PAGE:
Solana’s most significant merit, which has drawn in investors, is its faster transaction speeds compared to Ethereum. The network has, however, on several occasions experienced outages leaving its users frustrated and, in a few cases, contributing to losses. The most recent was June’s four-hour outage which was resolved by disabling the durable nonce transactions and then restarting the network. These persistent outages that plagued the network are a key issue that the non-profit Solana Foundation seeks to address.
Blockchain infrastructure developer Jump Crypto has been selected today (August 16) to revamp the Solana network, which has suffered several setbacks recently, including a series of outages and slowdowns. Jump Crypto reaffirmed its commitment to making the blockchain faster and reliable as investors increasingly question the network’s resilience in the face of congestion and exploits. The Web3 builder will focus on the core of Solana’s infrastructure with the specific goal of increasing the network’s throughput and, overall, its decentralization status.
Jump Crypto, whose parent firm is TradFi, will not only build Firedancer, the open-source new validator client but also introduce upgrades to Solana’s core software. Though Firedancer will be built using C++, it is expected to exist alongside Solana Labs’ existing validator client, which is built using Rust.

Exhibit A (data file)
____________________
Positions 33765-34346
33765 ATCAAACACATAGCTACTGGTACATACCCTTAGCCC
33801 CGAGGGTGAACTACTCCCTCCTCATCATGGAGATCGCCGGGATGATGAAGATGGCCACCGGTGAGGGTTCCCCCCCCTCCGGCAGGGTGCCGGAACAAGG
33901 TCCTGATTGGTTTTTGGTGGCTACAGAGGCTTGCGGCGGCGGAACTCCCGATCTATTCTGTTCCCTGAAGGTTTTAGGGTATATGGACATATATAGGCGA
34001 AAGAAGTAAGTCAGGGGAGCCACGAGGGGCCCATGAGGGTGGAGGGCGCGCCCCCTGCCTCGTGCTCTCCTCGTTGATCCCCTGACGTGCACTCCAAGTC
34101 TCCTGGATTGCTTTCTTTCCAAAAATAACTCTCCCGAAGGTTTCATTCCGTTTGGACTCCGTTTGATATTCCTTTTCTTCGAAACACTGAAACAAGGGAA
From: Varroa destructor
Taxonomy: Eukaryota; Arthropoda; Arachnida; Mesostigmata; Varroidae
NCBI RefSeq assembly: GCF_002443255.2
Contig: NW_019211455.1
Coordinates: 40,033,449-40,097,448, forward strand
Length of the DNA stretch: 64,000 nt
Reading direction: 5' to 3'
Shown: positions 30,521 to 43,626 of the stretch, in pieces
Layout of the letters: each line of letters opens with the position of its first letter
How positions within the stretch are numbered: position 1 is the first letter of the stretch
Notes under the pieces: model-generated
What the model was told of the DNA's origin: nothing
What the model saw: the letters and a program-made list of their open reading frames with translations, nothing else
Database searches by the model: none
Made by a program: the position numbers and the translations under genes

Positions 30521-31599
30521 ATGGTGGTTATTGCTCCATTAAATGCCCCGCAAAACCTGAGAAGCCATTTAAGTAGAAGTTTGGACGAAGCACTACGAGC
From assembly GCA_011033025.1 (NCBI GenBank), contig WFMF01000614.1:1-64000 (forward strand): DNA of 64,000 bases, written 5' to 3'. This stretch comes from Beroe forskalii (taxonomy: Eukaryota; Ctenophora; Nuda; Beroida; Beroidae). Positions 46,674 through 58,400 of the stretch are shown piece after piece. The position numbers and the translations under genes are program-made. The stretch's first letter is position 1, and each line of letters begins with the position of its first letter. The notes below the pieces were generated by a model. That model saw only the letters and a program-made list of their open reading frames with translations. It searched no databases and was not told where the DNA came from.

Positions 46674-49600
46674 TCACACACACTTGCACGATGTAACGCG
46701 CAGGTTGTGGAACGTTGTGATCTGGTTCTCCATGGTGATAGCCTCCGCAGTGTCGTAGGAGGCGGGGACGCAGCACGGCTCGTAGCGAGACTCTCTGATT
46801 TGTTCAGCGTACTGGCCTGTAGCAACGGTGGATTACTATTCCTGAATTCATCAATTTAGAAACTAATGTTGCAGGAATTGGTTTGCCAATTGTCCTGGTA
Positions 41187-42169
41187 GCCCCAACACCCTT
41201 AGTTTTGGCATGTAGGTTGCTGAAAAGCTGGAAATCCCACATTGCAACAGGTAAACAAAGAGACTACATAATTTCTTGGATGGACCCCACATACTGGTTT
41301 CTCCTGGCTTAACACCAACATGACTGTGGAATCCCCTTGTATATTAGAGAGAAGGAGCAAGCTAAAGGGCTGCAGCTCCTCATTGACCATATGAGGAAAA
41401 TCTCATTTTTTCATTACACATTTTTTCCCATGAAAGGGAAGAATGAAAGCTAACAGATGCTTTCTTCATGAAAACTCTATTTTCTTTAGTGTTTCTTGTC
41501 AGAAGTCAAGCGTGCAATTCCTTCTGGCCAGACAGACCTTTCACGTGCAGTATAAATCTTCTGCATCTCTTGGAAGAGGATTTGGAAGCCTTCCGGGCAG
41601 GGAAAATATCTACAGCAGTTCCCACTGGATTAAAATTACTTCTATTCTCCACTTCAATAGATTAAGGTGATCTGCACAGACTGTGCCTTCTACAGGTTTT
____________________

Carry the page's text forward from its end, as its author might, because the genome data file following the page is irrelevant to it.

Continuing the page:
The firm’s chief science officer, Kevin Bowers, will be in charge of the initiative. In a statement released Tuesday, Solana Foundation executive director Dan Albert said the partnership would help revamp crucial systems. At the same time, Solana co-founder Anatoly Yakovenko remarked that the Jump team would bring a fresh perspective.
“Jump has unparalleled experience with over 20 years of scaling networks and building highly performant software systems. Their contributions to the Solana Network will improve mission-critical systems, helping the network scale to billions of users,” Albert said.
Jump Crypto has previously been involved with projects such as the cross-blockchain bridge Wormhole, which suffered a $320 million exploit in February. The blockchain builder stepped in to reimburse the fraudulently mined 120k Ether (ETH), restoring harmony within the community. Last October, the builder expanded Wormhole to Terra, followed by support for Algorand in May – the tenth layer one blockchain integration.
SOL closes in on $50, strong upside momentum needed to breach
Solana (SOL) has faced an uphill task reclaiming $48 since it dipped below this mark at the start of June and while the recent attempt saw the token graze the mark, it remains unsuccessful. Solana bulls locked eyes at the psychological $50 mark ahead of the weekend, but bulls failed to sustain the gains and challenge this level.
The SOL/USD pair set a 10-week high of $47.96 on Saturday but has since retraced to $42.88, where it was observed at the time of writing. The price reflected a 2.62% loss on the day, although, over 7-days, Solana (SOL) is up 6.74%, according to CoinMarketCap. The 24-hr trading volume, on the other hand, has decreased by 15.04% to $1,213,112,076.
To learn more about Solana, visit our Investing in Solana guide.
Sam is a financial content specialist with a keen interest in the blockchain space. He has worked with several firms and media outlets in the Finance and Cybersecurity fields.